What are your feelings on another season?
I don’t know exactly. We usually leave ourselves with a situation where it’s pretty open-ended, then we deal with it the next year. I feel like if we were to get a season four we do have a little more knowledge of what would happen than past seasons but it’s just little things, where they would go, and stuff with the Pamela character and the births so it’s a little bit more to go on, it’s so nice to have even the tiniest fragment of an idea going into another season. Last season going into season three, we knew nothing. We didn’t even know if it was two men under the hazmat suits? Two women? Kids?
We have a spontaneous working style, so it’s really nice to have this break and go into another season, because we have time to think out what were the things we liked, what we didn’t like. I think we learned some valuable lessons along the way and not every episode will turn out exactly the way you want but what it comes down to is whatever seems the most organic.
What about the big birth scene? Did you go back and forth about how to approach that, or was that always meant to be a happy ending?
A lot went into that. At the beginning you throw out every idea you can think of, like, what if this happens or that? Maybe she dies? We throw out everything, there’s every possibility, we’ve pitched me dying before — it’s usually me pitching it because I’m exhausted — but this just seems like the perfect way to do it. I really love how it turned out, and that birth sequence is so fun to watch. We’ve all, over the years, become this off-camera family and it’s just so fun to see that real love onscreen, too. I’m usually never a “happy ending” person, but this was one time when I was won over pretty quickly. We had to do it, and yeah, we do weird things to our characters all the time, and Lewis came on and died really soon and that was a hard decision to make but it feels like there’s this core group of people that we have on our show that have been so long, there’d have to be a really good reason to break up that group. So yes, this is one happy ending for that birth, then we have Carol’s birth, and then maybe next season it’ll be my birth and then we just follow the Junior plot, they have it all already laid out for us.
You’ve said that this season especially has focused on the way the world breaks down and how that affects the group, and the finale certainly takes that to a new level. How much has that been a response to the general political climate and how people are feeling right now?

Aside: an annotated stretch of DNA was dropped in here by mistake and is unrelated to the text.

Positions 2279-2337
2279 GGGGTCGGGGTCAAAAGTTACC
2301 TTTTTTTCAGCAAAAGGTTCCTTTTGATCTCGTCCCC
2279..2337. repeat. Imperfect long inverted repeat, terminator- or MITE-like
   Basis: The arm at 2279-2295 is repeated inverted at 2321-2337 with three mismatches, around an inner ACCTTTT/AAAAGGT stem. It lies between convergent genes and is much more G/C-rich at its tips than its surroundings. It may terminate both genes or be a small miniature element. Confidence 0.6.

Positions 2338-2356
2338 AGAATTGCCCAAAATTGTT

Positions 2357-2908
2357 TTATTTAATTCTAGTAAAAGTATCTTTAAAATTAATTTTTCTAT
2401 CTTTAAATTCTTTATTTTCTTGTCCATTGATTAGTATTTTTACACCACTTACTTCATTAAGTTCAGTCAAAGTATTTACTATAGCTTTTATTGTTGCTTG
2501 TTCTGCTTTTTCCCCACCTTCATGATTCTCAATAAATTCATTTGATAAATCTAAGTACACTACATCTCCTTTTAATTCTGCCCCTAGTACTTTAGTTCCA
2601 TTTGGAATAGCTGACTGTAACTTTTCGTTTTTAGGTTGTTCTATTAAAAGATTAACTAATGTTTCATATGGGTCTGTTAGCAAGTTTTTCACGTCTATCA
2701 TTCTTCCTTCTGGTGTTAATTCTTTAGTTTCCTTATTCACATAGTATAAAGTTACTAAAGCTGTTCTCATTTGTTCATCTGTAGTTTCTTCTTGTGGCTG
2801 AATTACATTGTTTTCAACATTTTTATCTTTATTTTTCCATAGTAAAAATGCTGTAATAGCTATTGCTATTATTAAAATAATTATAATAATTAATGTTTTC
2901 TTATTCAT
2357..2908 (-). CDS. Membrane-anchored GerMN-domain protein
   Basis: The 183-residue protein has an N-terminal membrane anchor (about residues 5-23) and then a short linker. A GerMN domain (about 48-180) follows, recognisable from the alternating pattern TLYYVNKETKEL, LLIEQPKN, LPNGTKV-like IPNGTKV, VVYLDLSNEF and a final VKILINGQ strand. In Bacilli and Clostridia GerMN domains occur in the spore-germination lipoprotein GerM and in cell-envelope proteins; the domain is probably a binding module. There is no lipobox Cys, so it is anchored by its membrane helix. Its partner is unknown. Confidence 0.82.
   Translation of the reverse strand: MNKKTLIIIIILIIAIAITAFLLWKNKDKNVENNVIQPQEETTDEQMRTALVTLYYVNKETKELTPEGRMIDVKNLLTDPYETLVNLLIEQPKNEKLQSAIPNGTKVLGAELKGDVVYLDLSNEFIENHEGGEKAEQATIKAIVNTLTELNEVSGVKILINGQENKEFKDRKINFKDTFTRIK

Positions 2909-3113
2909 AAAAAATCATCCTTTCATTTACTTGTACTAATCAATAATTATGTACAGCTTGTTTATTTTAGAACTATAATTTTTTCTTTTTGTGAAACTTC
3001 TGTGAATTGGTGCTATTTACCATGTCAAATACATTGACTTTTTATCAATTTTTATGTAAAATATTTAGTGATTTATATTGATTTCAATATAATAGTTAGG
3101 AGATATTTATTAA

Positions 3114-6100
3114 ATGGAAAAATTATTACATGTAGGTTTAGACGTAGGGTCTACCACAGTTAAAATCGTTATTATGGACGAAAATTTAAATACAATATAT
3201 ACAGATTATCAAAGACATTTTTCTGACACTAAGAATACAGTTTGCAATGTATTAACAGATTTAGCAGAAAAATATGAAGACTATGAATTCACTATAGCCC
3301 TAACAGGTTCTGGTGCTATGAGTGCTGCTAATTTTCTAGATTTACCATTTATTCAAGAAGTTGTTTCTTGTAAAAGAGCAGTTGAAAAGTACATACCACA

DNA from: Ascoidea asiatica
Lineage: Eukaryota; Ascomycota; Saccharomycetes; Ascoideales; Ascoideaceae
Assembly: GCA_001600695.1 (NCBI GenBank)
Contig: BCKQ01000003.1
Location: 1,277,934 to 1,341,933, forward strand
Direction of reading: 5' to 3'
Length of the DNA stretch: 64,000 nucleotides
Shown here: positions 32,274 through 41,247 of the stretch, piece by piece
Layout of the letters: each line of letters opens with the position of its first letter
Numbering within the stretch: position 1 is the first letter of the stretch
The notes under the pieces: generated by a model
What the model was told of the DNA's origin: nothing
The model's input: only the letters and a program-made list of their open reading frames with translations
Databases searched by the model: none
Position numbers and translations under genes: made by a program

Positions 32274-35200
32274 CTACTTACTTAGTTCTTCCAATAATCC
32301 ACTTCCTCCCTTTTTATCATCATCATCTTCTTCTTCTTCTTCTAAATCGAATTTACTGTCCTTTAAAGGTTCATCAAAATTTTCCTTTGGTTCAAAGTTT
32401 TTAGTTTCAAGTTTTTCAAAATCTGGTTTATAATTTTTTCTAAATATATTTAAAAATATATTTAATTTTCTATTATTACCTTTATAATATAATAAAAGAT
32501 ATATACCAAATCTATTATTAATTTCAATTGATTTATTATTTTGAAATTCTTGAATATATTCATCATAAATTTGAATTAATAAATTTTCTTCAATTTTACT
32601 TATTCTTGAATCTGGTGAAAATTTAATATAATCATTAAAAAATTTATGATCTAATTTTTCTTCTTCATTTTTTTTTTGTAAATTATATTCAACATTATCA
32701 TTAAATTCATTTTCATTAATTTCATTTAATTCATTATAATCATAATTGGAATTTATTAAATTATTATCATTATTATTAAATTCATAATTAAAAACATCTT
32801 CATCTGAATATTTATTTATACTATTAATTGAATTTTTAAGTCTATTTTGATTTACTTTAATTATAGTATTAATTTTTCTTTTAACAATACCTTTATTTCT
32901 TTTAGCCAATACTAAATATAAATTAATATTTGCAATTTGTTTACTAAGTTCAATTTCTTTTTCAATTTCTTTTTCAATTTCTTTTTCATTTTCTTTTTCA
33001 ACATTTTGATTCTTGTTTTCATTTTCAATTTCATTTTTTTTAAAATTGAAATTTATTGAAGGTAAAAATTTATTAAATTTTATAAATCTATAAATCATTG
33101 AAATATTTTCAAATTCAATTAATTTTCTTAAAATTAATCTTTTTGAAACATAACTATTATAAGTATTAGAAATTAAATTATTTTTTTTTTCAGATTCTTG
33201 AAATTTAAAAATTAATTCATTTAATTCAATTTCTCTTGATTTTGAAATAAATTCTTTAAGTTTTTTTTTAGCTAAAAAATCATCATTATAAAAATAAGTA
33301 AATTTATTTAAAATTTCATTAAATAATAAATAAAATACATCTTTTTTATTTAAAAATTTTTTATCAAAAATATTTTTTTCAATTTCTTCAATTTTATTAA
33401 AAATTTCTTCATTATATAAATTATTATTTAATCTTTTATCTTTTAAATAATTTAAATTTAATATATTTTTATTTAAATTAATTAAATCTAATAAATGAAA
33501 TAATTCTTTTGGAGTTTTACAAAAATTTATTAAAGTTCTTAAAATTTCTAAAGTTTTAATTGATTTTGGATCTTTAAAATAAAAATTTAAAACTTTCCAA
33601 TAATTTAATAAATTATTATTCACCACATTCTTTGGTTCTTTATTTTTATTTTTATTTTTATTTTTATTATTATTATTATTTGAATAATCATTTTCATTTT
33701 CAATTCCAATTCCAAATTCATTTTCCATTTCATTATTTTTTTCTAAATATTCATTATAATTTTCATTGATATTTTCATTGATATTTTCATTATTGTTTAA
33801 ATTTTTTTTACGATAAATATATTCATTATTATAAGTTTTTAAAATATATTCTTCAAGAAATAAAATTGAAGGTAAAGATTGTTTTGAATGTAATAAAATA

It’s really just a natural extension of the story. At the beginning of the series we read a bunch of books on what would happen in the event that all human civilization is wiped out. The power goes out, and water stops, and pumps in the cities stop working and so the city starts flooding and nuclear power plants were part of it. But whatever is going on in society can bring overall themes to mind that people think about all the time, so it’s easy to read into anything, in terms of politics. If Clinton had won, I think people may have read something different into it.
You also haven’t ignored the political climate, though, with the nod to the presidential succession earlier this season.
Oh yeah! That was just having some fun, our small nod to what people were talking about.
What kind of feedback have you gotten this season? How have the fans, the network reacted to the more serious tone of the show?
We hear stuff from fans, we hear stuff from the network for sure, and we like to pay attention to that stuff but we usually just do what makes us happy. We feel like, OK let’s really make this show for us and hopefully people will appreciate that we’re not trying to please too many people. I mean, it’s good to please the network but you really just have to tell the stories you want to tell and if you try to please other people it ends up starting to water stuff down. Those decisions we have to make are hard, but we usually just err on the side of “what would we want to see?”
Unfortunately, the person making that decision in a lot of cases is a weirdo — it’s me. [Laughs]